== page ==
The Office for National Statistics on Tuesday said that consumer prices rose 0.3 per cent last month, keeping the annual rate of inflation unchanged at 2.1 per cent, just above the Bank’s 2 per cent target. Analysts had forecast a rise to 2.2 per cent.
The relatively modest reading will be a relief for policymakers, who cut interest rates to 5.5 per cent this month although public expectations of inflation were running at their highest level on record.
The pound fell as traders factored in a higher chance of a further rate cut early in the New Year. Jonathan Loynes, an analyst at Capital Economics, said the figures were an encouraging signal that inflation pressures will not prevent the MPC from responding to the weakening outlook for the economy”.
As expected, the biggest upward effect on inflation came from higher petrol prices, which rose to over £1 a litre in November, reflecting the recent surge in oil prices. The largest downward effect came from unchanged energy bills, compared with last year’s phasing in of higher tariffs.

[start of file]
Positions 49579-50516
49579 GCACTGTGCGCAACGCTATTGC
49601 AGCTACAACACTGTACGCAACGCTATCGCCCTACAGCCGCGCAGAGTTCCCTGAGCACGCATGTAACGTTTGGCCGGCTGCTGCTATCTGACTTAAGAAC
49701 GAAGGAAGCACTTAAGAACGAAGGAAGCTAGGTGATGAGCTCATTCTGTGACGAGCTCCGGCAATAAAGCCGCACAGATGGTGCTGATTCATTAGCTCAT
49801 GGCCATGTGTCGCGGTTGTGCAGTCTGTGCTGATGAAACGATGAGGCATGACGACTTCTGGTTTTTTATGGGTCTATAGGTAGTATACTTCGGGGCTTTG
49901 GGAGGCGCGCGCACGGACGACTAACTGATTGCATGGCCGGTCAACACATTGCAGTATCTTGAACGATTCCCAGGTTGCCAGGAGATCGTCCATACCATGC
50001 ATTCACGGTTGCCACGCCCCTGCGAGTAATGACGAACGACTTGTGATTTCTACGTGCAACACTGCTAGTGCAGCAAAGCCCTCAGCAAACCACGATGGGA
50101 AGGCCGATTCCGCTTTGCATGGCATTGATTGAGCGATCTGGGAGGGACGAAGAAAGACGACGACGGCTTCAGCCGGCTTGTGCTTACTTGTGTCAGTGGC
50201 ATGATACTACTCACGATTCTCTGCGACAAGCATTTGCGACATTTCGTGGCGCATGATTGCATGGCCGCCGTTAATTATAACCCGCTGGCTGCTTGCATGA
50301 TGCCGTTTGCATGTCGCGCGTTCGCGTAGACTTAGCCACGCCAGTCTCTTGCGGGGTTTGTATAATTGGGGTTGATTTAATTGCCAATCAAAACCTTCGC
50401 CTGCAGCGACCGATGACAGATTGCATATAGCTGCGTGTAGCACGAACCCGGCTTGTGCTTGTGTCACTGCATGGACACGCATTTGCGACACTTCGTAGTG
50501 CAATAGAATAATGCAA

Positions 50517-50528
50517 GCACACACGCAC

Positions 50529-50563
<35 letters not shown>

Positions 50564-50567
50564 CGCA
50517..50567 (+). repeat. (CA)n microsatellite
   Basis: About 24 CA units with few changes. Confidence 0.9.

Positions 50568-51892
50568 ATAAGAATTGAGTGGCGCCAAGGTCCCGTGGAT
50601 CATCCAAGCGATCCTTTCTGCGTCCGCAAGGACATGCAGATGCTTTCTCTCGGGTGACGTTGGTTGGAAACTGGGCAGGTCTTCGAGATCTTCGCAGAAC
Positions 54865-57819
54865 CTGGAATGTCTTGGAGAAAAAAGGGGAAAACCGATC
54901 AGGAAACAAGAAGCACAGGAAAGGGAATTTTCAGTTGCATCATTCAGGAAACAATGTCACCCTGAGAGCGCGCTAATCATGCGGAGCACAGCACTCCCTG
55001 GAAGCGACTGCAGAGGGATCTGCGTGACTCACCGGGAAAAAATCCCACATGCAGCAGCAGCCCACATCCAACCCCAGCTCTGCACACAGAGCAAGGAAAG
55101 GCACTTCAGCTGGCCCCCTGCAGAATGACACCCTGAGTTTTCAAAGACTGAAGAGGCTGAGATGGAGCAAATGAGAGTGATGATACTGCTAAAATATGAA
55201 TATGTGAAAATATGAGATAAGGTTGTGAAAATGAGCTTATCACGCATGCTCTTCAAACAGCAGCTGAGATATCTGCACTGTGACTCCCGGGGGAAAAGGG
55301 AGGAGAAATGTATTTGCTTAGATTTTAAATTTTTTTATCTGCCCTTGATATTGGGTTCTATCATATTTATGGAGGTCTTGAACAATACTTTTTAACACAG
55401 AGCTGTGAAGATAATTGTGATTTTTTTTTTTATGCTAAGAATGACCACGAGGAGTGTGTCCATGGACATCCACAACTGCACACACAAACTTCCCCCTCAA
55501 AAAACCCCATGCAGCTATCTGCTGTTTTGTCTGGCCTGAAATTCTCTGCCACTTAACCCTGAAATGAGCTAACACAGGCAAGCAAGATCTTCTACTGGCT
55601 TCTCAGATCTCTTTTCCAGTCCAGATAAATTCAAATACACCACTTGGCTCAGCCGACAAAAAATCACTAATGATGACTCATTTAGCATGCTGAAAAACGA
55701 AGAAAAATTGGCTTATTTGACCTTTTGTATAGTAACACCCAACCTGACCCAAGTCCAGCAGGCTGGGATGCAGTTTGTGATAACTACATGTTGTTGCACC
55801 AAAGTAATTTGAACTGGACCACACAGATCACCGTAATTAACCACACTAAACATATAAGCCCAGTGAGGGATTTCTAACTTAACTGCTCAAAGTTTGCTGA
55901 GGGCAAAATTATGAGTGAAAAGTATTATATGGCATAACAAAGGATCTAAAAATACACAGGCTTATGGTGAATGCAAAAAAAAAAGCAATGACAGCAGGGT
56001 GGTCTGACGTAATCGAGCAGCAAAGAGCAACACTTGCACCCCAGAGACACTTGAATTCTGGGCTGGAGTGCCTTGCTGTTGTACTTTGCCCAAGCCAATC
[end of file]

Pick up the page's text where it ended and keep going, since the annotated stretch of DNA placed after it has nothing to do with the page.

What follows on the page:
Since energy bills appear likely to rise if oil prices persist, analysts and the Bank itself expects inflation to remain above target in the short term.
But economists said a drop from 1.5 per cent to 1.4 per cent in core inflation - excluding energy and food prices - was encouraging, although the Bank has in the past been reluctant to distinguish between headline and underlying inflation.
However, inflation on the retail prices index, often used as a guide for wage settlements, rose unexpectedly from 4.2 per cent in October to 4.3 per cent in November.